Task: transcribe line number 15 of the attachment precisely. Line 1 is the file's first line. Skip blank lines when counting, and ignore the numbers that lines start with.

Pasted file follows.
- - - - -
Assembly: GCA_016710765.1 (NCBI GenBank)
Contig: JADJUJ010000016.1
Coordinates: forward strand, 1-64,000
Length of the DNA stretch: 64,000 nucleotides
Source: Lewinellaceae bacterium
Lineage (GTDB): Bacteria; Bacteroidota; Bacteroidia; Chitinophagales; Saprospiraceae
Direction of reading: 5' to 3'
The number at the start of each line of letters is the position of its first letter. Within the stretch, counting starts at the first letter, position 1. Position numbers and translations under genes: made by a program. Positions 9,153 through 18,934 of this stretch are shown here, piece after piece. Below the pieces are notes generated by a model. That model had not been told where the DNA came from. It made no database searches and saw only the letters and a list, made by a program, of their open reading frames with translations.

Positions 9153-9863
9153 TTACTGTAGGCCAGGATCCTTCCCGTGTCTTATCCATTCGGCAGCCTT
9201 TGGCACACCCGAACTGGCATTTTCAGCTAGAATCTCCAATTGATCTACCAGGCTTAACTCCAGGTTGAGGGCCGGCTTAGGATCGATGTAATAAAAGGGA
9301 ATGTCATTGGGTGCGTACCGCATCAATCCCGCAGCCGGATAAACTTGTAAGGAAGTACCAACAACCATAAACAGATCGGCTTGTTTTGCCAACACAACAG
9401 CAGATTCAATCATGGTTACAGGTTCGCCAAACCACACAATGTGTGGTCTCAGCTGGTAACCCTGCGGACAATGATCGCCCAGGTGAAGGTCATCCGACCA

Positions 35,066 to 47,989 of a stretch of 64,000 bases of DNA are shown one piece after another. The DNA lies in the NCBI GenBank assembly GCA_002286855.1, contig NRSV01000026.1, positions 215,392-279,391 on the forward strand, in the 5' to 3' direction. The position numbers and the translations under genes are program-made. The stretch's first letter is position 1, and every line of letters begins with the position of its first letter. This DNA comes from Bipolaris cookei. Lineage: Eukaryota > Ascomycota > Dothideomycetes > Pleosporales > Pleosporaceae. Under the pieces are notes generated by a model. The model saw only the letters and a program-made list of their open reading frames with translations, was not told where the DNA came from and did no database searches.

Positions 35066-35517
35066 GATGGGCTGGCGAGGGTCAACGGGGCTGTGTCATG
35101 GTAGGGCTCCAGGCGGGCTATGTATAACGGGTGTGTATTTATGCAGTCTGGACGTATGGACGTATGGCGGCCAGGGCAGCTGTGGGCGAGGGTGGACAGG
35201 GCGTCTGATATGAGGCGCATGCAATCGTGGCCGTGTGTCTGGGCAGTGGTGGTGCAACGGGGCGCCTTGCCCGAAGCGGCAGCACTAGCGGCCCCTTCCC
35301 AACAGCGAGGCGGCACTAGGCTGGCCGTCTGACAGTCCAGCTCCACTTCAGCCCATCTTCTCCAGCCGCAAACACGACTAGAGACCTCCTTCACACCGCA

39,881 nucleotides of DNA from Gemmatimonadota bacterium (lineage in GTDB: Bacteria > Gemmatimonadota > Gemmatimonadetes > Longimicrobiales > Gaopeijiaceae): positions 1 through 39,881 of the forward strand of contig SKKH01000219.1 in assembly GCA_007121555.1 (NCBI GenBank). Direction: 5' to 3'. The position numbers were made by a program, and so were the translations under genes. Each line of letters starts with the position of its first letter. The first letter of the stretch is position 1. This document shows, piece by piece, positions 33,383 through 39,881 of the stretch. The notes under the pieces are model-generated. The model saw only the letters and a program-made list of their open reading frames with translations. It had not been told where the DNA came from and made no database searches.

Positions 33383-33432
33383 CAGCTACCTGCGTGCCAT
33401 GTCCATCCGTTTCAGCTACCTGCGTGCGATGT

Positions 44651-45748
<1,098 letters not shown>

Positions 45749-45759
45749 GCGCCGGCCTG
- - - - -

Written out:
Positions 35066-35517